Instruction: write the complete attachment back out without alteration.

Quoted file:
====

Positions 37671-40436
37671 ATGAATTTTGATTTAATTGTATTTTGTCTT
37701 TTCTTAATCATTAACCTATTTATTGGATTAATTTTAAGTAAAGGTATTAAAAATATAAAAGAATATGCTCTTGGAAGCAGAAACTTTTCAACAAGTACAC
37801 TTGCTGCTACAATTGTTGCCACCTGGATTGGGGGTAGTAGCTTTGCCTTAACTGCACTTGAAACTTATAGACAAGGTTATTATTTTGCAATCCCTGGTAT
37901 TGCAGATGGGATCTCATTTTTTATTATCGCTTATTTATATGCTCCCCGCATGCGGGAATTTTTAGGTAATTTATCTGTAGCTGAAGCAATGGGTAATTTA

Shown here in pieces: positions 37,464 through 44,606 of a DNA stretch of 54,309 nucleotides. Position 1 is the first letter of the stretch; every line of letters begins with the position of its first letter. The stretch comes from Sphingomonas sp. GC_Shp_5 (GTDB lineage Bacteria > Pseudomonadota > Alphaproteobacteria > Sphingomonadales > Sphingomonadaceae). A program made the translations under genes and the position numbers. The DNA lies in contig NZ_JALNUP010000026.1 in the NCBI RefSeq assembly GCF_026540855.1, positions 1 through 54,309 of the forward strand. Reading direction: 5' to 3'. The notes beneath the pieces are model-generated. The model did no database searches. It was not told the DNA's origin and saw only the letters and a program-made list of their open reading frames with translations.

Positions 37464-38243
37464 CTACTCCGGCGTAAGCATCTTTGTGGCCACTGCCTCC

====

Positions 37671-40436
37671 ATGAATTTTGATTTAATTGTATTTTGTCTT
37701 TTCTTAATCATTAACCTATTTATTGGATTAATTTTAAGTAAAGGTATTAAAAATATAAAAGAATATGCTCTTGGAAGCAGAAACTTTTCAACAAGTACAC
37801 TTGCTGCTACAATTGTTGCCACCTGGATTGGGGGTAGTAGCTTTGCCTTAACTGCACTTGAAACTTATAGACAAGGTTATTATTTTGCAATCCCTGGTAT
37901 TGCAGATGGGATCTCATTTTTTATTATCGCTTATTTATATGCTCCCCGCATGCGGGAATTTTTAGGTAATTTATCTGTAGCTGAAGCAATGGGTAATTTA

Shown here in pieces: positions 37,464 through 44,606 of a DNA stretch of 54,309 nucleotides. Position 1 is the first letter of the stretch; every line of letters begins with the position of its first letter. The stretch comes from Sphingomonas sp. GC_Shp_5 (GTDB lineage Bacteria > Pseudomonadota > Alphaproteobacteria > Sphingomonadales > Sphingomonadaceae). A program made the translations under genes and the position numbers. The DNA lies in contig NZ_JALNUP010000026.1 in the NCBI RefSeq assembly GCF_026540855.1, positions 1 through 54,309 of the forward strand. Reading direction: 5' to 3'. The notes beneath the pieces are model-generated. The model did no database searches. It was not told the DNA's origin and saw only the letters and a program-made list of their open reading frames with translations.

Positions 37464-38243
37464 CTACTCCGGCGTAAGCATCTTTGTGGCCACTGCCTCC